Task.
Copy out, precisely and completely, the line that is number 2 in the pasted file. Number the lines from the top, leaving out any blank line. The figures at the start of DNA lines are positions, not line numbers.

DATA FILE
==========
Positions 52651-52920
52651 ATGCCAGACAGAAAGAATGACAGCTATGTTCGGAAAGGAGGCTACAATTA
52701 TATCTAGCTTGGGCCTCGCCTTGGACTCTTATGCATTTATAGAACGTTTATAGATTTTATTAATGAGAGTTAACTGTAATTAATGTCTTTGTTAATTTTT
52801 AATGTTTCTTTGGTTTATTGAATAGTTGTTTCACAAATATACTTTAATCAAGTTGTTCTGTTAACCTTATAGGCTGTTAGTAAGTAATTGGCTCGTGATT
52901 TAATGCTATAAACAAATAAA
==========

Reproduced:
52651 ATGCCAGACAGAAAGAATGACAGCTATGTTCGGAAAGGAGGCTACAATTA